By Arnold Kling
Timothy Taylor summarizes some recent and not-so-recent research showing the surprising extent of occupational licensing.
My own guess is that the politics of passing state-level occupational licensing laws is driven by three factors: 1) lobbying by those who already work in the occupation to limit competition; 2) passing laws in response to wildly unrepresentative anecdotes of terrible or dangerous service; and 3) the tendency when setting standards to feel like more is better. But in a U.S. economy which is hurting for job creation, especially jobs for low-income workers, states should be seriously rethinking many of their occupational licensing rules. Many would be better-replaced with lower standards, certification rather than licenses, or even no licenses at all.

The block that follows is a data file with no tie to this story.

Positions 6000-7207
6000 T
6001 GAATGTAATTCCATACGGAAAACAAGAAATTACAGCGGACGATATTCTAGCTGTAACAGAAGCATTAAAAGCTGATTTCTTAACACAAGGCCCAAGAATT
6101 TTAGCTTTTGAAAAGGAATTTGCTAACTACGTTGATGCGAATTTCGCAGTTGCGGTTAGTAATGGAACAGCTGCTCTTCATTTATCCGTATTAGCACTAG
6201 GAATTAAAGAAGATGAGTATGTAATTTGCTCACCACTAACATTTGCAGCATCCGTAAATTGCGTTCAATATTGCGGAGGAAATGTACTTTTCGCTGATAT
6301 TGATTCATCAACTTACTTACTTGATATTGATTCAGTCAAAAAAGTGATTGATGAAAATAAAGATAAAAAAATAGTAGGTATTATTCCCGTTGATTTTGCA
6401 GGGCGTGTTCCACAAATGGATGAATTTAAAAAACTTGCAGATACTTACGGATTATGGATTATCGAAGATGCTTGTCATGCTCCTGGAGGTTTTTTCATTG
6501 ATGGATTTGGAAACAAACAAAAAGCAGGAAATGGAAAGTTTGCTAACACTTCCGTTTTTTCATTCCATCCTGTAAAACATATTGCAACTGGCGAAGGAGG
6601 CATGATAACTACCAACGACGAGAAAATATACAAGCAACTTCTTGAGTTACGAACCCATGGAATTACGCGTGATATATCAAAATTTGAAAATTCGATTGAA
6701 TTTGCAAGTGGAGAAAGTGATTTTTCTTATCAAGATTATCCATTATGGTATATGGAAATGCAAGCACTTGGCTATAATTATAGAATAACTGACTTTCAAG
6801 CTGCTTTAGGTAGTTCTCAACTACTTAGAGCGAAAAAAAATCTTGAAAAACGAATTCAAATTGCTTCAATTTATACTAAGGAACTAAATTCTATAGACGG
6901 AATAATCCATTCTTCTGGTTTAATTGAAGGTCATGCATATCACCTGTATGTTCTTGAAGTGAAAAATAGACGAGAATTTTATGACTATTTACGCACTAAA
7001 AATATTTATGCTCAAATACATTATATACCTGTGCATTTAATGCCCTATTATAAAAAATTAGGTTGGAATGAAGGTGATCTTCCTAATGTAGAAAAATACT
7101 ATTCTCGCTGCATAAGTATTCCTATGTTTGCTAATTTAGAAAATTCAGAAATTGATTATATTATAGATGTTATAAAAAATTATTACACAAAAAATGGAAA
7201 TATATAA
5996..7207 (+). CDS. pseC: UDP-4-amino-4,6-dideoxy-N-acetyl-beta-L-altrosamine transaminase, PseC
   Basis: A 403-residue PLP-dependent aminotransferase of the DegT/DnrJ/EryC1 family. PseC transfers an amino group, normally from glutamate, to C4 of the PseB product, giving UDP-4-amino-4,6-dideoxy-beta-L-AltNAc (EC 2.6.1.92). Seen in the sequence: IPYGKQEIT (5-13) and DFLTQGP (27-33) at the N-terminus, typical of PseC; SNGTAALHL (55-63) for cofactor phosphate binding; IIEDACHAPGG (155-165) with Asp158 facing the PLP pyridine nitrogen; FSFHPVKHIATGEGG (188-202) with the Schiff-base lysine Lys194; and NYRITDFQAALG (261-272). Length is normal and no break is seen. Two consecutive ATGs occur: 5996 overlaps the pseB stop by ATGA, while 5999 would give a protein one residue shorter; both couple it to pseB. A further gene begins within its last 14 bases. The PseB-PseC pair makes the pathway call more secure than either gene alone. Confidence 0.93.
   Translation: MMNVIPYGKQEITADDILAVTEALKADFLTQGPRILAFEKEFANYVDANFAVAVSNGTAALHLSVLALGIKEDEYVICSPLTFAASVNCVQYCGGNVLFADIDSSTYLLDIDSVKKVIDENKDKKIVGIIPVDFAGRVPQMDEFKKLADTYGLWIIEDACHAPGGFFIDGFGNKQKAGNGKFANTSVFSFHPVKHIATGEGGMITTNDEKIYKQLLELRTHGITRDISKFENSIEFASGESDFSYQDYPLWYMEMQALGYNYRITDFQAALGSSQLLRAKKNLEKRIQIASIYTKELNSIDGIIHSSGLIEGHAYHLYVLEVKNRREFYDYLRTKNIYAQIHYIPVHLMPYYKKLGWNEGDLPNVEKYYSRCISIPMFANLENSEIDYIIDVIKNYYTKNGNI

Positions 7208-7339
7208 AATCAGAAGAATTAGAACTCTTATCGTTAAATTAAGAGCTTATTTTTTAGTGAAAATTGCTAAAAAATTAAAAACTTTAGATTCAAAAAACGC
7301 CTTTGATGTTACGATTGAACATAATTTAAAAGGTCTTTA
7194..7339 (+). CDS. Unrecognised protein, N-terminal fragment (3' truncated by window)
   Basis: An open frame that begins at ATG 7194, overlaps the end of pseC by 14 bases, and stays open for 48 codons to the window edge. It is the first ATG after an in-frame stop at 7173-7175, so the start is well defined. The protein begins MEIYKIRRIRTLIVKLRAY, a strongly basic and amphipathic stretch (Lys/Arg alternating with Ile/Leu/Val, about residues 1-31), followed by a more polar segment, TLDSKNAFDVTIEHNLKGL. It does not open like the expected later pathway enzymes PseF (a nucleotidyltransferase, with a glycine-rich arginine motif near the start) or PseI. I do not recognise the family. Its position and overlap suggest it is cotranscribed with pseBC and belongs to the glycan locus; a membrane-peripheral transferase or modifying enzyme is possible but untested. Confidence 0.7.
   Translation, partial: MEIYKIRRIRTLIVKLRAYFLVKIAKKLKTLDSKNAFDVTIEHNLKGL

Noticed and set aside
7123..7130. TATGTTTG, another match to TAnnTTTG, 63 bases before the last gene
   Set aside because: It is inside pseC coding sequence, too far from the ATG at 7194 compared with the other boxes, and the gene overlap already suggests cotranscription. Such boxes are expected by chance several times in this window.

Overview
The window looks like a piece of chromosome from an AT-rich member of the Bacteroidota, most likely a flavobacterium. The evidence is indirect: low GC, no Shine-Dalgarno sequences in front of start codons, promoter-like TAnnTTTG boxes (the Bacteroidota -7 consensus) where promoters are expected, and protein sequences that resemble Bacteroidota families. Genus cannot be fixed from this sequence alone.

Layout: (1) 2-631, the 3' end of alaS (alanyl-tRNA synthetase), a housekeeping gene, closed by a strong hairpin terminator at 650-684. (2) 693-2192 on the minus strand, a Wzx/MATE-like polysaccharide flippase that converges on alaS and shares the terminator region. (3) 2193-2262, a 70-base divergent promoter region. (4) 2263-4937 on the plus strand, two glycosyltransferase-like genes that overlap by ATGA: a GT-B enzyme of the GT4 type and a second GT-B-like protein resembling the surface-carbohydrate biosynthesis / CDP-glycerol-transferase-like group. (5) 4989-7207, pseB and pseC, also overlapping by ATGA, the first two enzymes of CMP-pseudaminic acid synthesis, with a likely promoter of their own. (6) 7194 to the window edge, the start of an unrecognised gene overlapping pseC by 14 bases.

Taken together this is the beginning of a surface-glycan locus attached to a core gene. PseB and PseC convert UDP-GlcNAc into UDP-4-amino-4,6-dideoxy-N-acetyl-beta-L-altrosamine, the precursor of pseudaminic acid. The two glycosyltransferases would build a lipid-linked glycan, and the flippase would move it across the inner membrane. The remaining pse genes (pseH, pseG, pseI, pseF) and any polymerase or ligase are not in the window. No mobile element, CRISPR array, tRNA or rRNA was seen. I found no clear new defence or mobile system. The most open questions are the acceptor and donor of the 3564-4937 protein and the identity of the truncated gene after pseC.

One approach I would like to see is one in which being in licensed in one state means that you are licensed in every state. State-specific licensing requirements strike me as violating the spirit, if not the letter, of the Constitution’s provisions protecting interstate commerce.